Retinoblastoma is an eye cancer that begins in the retina — the sensitive lining on the inside of your eye. Retinoblastoma most commonly affects young children, but can rarely occur in adults.
Your retina is made up of nerve tissue that senses light as it comes through the front of your eye. The retina sends signals through your optic nerve to your brain, where these signals are interpreted as images. A rare form of eye cancer, Retinoblastoma is the most common form of cancer affecting the eye in children. Retinoblastoma may occur in one or both eyes.
Signs and Symptoms of Retinoblastoma include :
Redness in the White of the Eye
An Eye or Eyes that Appear larger than normal
Retinoblastoma Treatments :
Cryotherapy : A touch with a super-cooled metal probe freezes and kills cancer cells. This works best on small tumors near the front of the eye.
Thermotherapy : A special laser kills cancer cells with heat. Doctors use it by itself on small tumors or along with other treatments for larger tumors.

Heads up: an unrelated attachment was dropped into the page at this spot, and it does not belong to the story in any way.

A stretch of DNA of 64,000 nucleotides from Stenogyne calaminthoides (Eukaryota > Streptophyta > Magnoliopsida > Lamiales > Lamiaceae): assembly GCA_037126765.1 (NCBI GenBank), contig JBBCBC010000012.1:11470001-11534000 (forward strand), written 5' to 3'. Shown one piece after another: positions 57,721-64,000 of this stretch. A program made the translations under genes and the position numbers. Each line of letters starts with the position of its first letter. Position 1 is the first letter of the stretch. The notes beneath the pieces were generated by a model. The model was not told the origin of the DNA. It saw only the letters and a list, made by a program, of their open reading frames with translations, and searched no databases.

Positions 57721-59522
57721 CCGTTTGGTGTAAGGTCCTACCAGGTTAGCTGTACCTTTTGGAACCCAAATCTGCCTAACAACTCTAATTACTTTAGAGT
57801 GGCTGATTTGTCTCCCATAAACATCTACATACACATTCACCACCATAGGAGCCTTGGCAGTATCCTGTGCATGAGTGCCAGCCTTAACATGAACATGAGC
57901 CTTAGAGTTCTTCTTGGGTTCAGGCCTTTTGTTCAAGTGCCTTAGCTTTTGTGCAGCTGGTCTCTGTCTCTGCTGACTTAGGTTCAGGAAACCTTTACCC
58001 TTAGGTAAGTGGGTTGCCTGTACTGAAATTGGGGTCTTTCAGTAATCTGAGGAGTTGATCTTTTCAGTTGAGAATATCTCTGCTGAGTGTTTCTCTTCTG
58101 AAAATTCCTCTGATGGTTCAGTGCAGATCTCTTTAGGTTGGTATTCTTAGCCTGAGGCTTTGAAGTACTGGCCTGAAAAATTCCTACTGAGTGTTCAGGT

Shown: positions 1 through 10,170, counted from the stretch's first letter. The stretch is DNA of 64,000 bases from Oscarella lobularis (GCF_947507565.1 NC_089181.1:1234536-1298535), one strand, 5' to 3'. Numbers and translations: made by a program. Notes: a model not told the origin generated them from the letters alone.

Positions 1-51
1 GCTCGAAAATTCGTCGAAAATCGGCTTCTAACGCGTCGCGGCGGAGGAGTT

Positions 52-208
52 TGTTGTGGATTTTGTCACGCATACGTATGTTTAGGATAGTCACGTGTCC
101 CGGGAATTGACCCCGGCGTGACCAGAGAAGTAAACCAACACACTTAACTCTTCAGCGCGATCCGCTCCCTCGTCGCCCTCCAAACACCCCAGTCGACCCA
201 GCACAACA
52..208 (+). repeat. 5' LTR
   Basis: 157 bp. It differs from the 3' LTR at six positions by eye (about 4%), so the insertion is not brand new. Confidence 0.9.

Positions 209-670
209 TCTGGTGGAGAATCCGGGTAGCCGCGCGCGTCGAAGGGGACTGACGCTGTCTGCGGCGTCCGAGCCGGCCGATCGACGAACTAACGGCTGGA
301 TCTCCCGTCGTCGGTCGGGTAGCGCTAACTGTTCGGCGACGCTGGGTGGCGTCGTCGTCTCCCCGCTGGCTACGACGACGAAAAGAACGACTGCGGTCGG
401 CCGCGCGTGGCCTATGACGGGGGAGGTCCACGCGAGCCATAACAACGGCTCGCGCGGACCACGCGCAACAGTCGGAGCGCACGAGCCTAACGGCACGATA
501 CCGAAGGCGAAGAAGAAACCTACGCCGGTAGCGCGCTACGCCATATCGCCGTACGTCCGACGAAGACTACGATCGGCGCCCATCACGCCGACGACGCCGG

Chemotherapy : Powerful drugs help shrink the tumor ahead of other treatments. If the cancer hasn’t spread, the drugs may be injected directly into the eye or into the blood vessels that lead to it. If the cancer is likely to spread or has already spread, your child will probably take the medications by mouth or through a vein so they can work throughout the body.
Laser Therapy : A different kind of laser targets and destroys the blood vessels that supply the tumor. This works for small tumors in the back of the eye.
Surgery : If the tumor is very large by the time it’s found, it may not be possible to save the child’s vision. In these cases, the eye may be removed.
Radiation Therapy : There are two kinds of Radiation Therapy. For small tumors, a surgeon can sew a disc that has radioactive material inside it onto the eyeball near the tumor.